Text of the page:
Stop With The Codependency

Stop With The Codependency.  If you already know what codependency is all about this could be an overkill talking about it.  We are all codependent to a certain degree.  I look at it as being on a spectrum.  From offering help in a kind and appropriate way to losing yourself all together in a dysfunctional world of trying to make everyone happy and meeting their needs by sacrificing your own.

If you find yourself constantly seeking validation from others, questioning your own thoughts and opinions or feeling obsessed with trying to control others’ actions, you may think you’re going crazy, but the truth is you’re not crazy—you may just be codependent. You may be conditioned to believe that if you aren’t perfect then others will leave you. This can cause you to feel the need to constantly give of yourself until there’s nothing left. This can also cause you to have no boundaries, because you believe that if you set boundaries you won’t be loved for who you are. You may be so convinced that the only way to keep others around is to try and control them through manipulation or guilt.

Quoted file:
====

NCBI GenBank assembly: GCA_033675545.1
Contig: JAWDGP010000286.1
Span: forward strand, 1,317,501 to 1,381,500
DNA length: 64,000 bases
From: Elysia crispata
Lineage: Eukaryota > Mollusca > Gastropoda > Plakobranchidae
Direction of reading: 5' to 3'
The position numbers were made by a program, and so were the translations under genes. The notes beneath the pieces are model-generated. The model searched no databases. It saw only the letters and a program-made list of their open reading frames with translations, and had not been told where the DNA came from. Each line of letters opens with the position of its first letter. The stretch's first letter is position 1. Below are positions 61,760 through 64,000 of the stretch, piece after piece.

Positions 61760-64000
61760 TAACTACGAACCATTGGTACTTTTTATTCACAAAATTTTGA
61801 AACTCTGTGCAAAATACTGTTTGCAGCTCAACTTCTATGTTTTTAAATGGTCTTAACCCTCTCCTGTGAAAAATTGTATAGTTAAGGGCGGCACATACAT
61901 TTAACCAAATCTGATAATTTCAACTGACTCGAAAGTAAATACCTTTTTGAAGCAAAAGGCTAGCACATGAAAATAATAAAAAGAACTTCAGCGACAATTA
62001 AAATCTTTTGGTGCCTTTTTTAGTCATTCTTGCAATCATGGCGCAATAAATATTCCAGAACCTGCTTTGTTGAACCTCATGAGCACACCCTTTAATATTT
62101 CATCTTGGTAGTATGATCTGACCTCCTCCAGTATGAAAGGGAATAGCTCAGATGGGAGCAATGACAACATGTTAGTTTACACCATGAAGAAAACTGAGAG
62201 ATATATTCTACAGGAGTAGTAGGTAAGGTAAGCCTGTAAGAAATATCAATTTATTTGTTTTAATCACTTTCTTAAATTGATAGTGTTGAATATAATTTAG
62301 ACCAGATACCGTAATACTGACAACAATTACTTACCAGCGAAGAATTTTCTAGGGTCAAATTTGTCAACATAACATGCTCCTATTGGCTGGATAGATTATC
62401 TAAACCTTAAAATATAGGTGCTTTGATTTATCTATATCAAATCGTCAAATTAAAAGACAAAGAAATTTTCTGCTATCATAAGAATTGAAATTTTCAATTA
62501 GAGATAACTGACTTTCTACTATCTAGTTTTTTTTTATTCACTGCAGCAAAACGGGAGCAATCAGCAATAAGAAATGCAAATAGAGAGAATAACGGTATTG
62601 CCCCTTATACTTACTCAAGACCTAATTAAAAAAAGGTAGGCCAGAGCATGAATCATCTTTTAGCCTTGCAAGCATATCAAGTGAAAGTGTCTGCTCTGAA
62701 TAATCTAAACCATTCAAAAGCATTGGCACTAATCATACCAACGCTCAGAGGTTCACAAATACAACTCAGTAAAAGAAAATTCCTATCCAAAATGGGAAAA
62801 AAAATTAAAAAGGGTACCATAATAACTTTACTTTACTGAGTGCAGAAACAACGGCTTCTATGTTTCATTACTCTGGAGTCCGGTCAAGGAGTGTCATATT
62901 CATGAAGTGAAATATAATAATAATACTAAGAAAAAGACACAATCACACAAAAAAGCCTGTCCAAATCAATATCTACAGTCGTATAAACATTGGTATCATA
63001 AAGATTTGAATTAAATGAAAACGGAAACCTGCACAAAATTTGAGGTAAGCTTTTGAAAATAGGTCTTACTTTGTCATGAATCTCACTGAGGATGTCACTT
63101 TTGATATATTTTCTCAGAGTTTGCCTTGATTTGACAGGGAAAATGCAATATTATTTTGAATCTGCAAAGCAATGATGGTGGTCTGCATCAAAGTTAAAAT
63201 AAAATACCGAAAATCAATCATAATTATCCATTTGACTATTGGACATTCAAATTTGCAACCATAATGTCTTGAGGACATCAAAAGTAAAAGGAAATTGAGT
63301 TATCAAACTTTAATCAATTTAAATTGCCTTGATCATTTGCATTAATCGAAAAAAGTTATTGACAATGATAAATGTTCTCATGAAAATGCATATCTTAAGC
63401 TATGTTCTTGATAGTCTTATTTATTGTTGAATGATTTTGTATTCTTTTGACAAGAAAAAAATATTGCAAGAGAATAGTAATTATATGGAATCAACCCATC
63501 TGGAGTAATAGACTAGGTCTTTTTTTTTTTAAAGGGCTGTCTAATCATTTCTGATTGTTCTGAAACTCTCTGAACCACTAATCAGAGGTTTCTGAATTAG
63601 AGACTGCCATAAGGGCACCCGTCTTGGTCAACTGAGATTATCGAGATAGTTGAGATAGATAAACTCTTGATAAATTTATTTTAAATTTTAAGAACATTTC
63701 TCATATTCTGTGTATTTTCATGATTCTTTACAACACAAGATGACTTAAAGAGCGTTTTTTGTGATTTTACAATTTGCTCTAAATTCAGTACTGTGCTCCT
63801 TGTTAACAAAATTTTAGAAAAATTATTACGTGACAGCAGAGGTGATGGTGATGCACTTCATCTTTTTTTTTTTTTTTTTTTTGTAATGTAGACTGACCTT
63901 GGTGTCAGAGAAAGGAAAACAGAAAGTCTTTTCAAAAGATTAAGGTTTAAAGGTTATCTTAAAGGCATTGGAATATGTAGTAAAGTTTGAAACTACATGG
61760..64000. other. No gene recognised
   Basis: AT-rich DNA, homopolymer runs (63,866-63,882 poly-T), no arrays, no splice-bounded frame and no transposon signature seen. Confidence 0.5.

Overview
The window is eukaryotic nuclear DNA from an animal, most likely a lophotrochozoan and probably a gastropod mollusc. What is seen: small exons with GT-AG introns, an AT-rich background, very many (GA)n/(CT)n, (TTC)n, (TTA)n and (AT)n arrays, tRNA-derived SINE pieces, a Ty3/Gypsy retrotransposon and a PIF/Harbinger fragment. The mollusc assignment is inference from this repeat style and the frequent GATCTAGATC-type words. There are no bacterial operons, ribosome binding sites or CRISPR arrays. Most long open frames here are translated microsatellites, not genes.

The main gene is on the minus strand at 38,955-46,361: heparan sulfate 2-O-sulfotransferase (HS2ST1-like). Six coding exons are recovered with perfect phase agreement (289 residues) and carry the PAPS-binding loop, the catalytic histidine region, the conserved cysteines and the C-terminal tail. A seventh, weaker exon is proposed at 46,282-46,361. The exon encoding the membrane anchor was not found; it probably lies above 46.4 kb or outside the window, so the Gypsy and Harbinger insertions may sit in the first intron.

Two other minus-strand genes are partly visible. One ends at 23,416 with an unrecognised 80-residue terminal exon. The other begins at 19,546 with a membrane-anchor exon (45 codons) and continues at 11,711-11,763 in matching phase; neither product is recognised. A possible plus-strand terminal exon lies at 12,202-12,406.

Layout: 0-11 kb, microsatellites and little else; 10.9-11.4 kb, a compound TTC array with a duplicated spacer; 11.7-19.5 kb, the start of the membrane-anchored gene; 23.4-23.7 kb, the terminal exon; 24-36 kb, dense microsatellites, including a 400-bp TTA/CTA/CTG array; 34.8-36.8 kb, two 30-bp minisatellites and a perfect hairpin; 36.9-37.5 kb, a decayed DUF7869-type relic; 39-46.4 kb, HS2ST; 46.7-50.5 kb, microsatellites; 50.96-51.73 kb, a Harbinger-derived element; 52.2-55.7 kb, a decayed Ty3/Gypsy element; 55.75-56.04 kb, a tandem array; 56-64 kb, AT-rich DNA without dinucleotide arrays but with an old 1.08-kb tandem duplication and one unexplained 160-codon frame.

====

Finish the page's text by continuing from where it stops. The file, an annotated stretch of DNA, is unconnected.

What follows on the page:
As a young mother and until just about a few years ago, I was behaving in a codependent way with my eldest daughter who is 30-years-old.  She is a bright and beautiful young woman who often times asked me for things I didn’t want to say “yes” to.  Because she was a compliant kid with aspirations she acquired through dedication and hard work, I wanted to reward her with giving her what she asked for.  As she didn’t ask for much as a child I overcompensated and agreed to some requests she made as she got older and resented it.  As a result, my conflict avoidance in not telling her the truth created a lot more conflict than I had expected.  Conflict avoidance leads to conflict.  It hurt our relationship for a short time.  I have since been more assertive and being more forthcoming in saying what I need and want to say and it has improved our communication.

The only way to heal from these behaviors and build healthy and stable relationships is to face what’s really going on internally. You have to first start by rebuilding the relationship you have with yourself. You have to see yourself as worthy and get the help you deserve. For a codependent, looking inward can be so painful, as it’s so much easier to focus on others than to face what’s really going on within yourself. However, once you face your codependency, the healing process will open doors you never imaged. It changed my life, and it can change yours.

For more information on understanding and recovering from codependency call me at (858) 735-1139.

 

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